Stock lost half its value in a week, as Wells Fargo analyst sees 'gravity' pulling valuations back down to normal
Shares of ViacomCBS Inc. kept plunging Friday, to suffer a second record selloff in three days, as yet another Wall Street analyst turned bearish on the media company, citing unrealistic valuations.
Analyst Steven Cahall at Wells Fargo downgraded the stock to underweight, and slashed his price target to $59 from $82.
The stock (VIAC) took a 27.3% dive to $48.23 on Friday, and has now lost more than half its value amid a four-day losing streak after the company took advantage of a recent meteoric rally to Monday's record close of $100.34 to sell $3 billion worth of equity securities (link).
Friday's selloff, which led to three trading halts for volatility (link) in afternoon trading, was stock's worst one-day performance since it started trading in June 1990, according to FactSet data, passing the previous record 23.2% drop on Wednesday.
Don't miss: ViacomCBS shares slide record 23% after company prices roughly $3 billion offering of equity securities (link).
The stock was rocked for a 50.5% lost the past week. In comparison, the Nasdaq Composite Index slipped 0.6% the week and the S&P 500 index gained 1.6%.
ViacomCBS is the parent of the Paramount+ streaming service (link) that launched earlier this month. The stock got caught up in the momentum trade in media stocks this year, amid frenzied optimism over direct-to-consumer (DTC) streaming opportunities, even as Wall Street grew increasingly skeptical. That momentum trade led to ViacomCBS shares rocketing to a year-to-date gain of 169.3% through Monday.
Cahall noted that he let his price target ride the volatility higher, to what was a Street high $82, as he felt it was a "rare if brief" opportunity to allow momentum to rule.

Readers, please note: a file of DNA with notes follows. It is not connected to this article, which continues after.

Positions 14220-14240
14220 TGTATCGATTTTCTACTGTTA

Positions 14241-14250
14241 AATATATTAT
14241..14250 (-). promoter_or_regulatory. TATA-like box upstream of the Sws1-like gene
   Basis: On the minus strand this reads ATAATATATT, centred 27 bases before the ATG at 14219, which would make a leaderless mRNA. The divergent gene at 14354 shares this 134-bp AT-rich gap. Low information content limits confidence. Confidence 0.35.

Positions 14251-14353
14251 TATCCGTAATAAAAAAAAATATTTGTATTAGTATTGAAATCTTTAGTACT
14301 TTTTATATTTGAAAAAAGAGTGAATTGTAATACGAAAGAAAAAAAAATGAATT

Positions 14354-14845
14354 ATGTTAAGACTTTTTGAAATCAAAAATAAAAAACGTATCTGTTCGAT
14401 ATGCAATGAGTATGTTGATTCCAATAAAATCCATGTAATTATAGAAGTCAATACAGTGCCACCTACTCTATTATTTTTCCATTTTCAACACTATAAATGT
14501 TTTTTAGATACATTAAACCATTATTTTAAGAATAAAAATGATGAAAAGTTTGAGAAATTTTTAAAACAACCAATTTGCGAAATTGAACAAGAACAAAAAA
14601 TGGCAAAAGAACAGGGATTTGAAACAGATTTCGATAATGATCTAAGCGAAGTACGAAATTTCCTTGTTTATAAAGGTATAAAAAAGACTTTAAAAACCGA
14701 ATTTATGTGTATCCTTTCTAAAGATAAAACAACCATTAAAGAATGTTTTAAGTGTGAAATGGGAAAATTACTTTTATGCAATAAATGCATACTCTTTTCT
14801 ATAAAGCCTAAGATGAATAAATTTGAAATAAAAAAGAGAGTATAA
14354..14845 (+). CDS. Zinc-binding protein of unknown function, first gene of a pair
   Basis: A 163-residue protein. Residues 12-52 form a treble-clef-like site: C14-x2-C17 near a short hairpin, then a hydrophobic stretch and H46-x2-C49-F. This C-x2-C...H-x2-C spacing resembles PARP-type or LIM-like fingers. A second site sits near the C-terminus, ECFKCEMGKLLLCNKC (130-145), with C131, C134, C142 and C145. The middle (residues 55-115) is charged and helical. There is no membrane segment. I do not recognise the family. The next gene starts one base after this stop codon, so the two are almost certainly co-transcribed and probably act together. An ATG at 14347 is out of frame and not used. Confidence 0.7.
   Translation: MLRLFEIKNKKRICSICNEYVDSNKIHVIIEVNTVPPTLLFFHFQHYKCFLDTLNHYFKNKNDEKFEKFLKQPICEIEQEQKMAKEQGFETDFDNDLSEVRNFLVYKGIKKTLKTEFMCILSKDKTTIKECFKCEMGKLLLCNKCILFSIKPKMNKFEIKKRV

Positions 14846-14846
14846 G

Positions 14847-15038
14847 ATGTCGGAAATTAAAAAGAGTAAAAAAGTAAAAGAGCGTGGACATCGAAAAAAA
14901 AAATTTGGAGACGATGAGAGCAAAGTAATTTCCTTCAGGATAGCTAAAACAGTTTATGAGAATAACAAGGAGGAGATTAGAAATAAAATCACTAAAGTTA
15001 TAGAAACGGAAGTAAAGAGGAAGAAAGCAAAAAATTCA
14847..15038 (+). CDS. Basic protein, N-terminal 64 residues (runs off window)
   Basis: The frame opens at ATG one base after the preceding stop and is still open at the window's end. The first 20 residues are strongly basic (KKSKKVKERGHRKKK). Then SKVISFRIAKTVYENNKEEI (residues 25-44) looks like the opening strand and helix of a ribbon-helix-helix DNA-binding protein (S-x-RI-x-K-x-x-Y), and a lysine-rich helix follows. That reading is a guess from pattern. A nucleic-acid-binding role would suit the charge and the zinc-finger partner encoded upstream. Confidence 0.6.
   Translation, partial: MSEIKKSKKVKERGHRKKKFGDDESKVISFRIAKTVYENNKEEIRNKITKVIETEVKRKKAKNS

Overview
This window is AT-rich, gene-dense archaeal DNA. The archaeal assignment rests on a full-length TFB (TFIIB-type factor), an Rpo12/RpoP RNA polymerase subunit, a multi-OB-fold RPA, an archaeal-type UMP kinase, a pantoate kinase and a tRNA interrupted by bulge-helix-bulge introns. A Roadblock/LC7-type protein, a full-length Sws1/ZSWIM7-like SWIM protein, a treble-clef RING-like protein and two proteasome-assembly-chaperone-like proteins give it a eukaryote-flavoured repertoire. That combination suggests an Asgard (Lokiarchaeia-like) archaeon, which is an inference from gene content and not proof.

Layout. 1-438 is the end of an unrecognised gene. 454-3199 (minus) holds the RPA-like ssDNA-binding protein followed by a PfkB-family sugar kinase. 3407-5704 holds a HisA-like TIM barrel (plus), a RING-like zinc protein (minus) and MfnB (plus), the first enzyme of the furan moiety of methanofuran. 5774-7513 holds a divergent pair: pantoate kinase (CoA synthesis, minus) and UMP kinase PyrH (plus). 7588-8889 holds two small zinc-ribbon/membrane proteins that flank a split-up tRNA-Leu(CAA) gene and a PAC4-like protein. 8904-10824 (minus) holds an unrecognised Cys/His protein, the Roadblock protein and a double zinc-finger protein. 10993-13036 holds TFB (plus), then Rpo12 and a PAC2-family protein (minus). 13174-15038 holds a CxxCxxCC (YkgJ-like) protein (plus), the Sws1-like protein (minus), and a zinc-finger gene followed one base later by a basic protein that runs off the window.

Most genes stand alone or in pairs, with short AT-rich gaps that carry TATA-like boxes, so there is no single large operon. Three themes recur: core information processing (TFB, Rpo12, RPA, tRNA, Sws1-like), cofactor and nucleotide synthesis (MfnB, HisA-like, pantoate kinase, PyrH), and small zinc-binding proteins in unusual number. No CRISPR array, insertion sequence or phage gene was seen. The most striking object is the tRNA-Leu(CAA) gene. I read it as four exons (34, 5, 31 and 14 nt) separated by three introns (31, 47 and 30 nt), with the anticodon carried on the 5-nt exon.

"Now...times are changing and we're changing with the times," Cahall wrote in a note to clients.
Since the beginning of March, no less than eight of the analysts surveyed by FactSet downgraded ViacomCBS, with five analysts moving to the equivalent of sell ratings. Of the 29 analysts surveyed by FactSet, 13 are now bearish and only five are bullish, while 11 are neutral on the stock.
Although Cahall doesn't expect valuations to fall back to historical lows, given more DTC optimism and the potential for an "enduring non-fundamental" premium, "we do see gravity pulling the multiples closer to prior norms."
Cahall said that while ViacomCBS's equity offering seemed to mark "the beginning of the end" of the momentum trade, it was also a "savvy" move by the company, as it created equity value with cash on the balance sheet for more streaming investments.
He said ViacomCBS's core business has stabilized, but it remains challenged as licensing remains "a balancing act" with content on DTC. "With the valuation still near historical highs, we expect a derating before [ViacomCBS] can be judged on fundamentals alone," Cahall wrote.
ViacomCBS wasn't the only media stock caught up in the momentum trade that Cahall downgraded. He also lowered his rating on AMC Networks Inc. (AMCX) to underweight from equal weight, and cut Discovery Inc.'s (DISCA) rating to equal weight.
AMC Networks shares dropped 11.3% to $54.01 on Friday, and has lost 31.3% since closing at a more than five-year high of $78.63 on March 12. The stock had run up 119.8% year to date through March 12, before pulling back.
And Discovery's stock tumbled 27.5% Friday to $41.90, and has plummeted 45.8% amid a five-day losing streak since closing at a record $77.27 on March 19. Prior to the pullback, the stock had hiked up 156.8% this year through March 19.
-Tomi Kilgore; 415-439-6400; AskNewswires@dowjones.com
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03-27-21 0945ETCopyright (c) 2021 Dow Jones & Company, Inc.